Obviously I don’t mean we should hand children wads of cash, but refocusing regulations on children — rather than the adults to whom they are related — would far better serve children in diverse families. If a child is in poverty, lacks health care, clothes, or food, that child should get assistance regardless of the status of the child’s parent(s) because those are human rights. Rather than concerning themselves with who lives in the home or if the child’s mother has a marital/sexual/any relationship with the child’s father, policies should be based on what is best for the child.
It is clear that the singular family model of the monogamous, heterosexual couple linked by romance alone, precariously perched on their unwavering emotional, sexual, and financial investment in each other does not work for everyone. As numerous divorce studies illustrate, for at the least 40% to 50% of all marriages that experience a “disruption,”[viii] one size no longer fits all, and blended, serial monogamous, same-sex, and polyamorous families are here to stay. Policies and laws should catch up to serve society as it actually is rather than punishing people who do not fit the white, middle-class, heterosexual, monogamous model of 65 years ago. For some people, family forms with broader foundations are more flexible and resilient, better able to meet the complex needs of diverse contemporary lives. Policies and laws should legally recognize and serve these families because they are humans too.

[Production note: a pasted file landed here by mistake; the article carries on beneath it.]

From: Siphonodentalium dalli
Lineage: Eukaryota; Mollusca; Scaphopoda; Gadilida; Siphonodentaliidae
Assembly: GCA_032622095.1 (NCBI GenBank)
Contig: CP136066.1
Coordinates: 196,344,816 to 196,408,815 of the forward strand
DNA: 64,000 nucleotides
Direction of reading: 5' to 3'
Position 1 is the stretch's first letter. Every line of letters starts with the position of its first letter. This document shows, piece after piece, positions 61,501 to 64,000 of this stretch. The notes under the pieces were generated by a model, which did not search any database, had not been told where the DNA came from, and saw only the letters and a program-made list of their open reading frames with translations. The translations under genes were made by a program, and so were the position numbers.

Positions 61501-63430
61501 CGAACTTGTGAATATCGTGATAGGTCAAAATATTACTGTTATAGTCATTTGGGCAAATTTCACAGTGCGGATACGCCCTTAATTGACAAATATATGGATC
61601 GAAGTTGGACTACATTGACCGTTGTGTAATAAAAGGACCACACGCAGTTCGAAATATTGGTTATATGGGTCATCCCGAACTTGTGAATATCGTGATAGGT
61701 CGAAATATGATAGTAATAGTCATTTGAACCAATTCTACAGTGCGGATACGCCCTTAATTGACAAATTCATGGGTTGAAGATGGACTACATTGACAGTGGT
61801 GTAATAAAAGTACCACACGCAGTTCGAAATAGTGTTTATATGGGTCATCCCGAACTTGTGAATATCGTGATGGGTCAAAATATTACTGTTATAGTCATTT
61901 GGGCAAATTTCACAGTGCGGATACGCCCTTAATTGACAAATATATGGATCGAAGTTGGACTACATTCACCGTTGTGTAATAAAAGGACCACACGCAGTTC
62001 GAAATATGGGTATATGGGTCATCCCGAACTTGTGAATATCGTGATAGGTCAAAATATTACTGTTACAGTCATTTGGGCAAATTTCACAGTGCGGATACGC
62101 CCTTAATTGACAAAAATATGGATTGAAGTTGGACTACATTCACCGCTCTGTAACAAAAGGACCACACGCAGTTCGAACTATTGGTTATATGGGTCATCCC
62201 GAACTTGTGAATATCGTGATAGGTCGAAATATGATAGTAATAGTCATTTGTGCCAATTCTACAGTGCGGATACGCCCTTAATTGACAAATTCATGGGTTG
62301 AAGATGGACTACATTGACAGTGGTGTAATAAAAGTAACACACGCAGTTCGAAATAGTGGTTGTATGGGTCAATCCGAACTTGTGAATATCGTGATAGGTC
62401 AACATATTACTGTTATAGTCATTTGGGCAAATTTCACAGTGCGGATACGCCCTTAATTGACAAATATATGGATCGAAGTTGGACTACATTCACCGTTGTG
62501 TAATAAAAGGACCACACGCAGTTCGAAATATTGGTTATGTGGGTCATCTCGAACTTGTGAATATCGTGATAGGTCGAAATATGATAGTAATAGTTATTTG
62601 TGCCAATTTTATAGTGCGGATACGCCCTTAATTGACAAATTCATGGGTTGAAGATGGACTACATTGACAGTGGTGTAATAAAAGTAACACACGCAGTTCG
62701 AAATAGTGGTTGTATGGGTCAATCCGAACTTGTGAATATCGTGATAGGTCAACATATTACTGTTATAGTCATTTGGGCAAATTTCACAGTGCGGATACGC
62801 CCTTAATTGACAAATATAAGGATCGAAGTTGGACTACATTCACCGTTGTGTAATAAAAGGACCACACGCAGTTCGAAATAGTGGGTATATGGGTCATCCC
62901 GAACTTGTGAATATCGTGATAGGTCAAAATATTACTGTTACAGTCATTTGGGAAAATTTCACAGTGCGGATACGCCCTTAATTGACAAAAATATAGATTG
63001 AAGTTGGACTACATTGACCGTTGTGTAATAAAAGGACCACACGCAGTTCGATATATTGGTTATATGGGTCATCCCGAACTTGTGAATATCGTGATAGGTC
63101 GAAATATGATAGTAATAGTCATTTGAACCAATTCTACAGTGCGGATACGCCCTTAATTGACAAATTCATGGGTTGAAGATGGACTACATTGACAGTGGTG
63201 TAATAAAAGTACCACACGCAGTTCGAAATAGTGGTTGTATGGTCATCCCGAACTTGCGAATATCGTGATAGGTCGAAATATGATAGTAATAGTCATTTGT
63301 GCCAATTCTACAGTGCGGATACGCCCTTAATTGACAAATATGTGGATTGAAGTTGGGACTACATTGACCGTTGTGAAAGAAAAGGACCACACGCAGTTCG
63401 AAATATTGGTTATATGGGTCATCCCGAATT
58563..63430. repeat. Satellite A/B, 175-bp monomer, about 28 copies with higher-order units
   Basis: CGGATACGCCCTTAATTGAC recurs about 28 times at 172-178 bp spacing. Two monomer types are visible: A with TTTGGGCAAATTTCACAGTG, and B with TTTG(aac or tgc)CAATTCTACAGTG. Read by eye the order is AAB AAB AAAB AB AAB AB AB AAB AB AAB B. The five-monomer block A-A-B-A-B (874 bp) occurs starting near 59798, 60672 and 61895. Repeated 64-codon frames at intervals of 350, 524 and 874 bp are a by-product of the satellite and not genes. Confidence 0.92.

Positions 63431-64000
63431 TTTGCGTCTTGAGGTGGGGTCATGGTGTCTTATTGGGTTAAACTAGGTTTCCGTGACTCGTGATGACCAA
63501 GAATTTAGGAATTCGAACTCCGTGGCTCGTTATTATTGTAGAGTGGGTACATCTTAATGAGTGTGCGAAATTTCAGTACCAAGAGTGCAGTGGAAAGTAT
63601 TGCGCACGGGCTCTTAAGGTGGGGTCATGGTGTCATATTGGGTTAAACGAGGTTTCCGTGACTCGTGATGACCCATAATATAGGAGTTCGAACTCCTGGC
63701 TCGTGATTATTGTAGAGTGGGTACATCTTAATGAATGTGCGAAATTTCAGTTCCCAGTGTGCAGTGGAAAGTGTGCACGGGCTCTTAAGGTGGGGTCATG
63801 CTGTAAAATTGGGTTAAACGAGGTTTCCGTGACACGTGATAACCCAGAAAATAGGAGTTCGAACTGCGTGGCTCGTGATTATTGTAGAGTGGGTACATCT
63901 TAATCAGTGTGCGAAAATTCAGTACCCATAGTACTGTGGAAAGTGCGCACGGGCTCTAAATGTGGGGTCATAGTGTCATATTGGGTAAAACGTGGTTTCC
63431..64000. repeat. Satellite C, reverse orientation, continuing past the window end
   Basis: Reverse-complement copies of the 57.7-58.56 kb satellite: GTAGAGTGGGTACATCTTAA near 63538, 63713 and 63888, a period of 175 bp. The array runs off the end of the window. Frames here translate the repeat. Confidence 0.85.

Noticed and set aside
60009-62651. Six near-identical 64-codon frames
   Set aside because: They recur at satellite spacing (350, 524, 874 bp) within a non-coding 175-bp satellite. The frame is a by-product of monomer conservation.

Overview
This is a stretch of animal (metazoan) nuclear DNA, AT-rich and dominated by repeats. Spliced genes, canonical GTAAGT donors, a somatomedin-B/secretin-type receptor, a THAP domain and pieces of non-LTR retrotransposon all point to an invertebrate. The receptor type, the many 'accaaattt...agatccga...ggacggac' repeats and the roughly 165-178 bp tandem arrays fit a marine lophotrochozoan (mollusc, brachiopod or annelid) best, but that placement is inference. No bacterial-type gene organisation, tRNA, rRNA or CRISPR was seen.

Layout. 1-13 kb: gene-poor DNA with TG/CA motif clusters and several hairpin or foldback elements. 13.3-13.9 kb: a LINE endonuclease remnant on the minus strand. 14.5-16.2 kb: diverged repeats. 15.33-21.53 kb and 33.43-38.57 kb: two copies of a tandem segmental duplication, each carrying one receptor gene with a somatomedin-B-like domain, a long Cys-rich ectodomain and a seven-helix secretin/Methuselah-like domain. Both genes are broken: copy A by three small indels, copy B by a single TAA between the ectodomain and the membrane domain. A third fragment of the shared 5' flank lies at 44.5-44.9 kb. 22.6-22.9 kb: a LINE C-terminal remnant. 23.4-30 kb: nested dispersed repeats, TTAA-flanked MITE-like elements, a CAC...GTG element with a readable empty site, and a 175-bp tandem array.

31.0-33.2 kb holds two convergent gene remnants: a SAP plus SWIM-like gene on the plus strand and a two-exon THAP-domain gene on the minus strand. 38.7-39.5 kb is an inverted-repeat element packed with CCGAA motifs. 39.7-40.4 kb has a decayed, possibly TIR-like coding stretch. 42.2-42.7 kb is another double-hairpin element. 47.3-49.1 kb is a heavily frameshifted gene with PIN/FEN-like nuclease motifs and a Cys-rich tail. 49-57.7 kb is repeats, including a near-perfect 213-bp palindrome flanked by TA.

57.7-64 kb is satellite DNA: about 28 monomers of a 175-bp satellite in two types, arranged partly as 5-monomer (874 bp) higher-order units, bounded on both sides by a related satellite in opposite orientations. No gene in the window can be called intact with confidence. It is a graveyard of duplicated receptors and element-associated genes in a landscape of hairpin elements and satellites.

[i] That era also included — for far too many African American families — police attack dogs menacing school children and doing worse to protesters, blasting by water hoses, and church bombings that murdered children: not particularly idyllic for them.
[ii] See Stephanie Coontz’s excellent series of books on this topic The Way we Really Are (1997), The Way we Never Were (2000), and Marriage: A History (2005) for a complete discussion of those ideas.
[v] While I realize that the term “opposite sex” is problematic because it implies that there are only two sexes and that they are polar opposites – ignoring genderqueer, intersexed, and transgendered people– I use it here because that same language is reflected in legislation and colloquial discussion.
[vi] In some cases, lesbian couples choose to have the egg of one partner extracted, fertilized, and implanted in the other partner, so both women and the man who provided the sperm are biologically related to the child. Specialized cases like that allow for multiple parentage, but the vast majority of localities allow only two legal parents at any point.
[vii] Sheff, Elisabeth. 2013. The Polyamorists Next Door: Inside Multiple-Partner Relationships and Families. Rowman and Littlefield.
[viii] (Cherlin 2010, 405),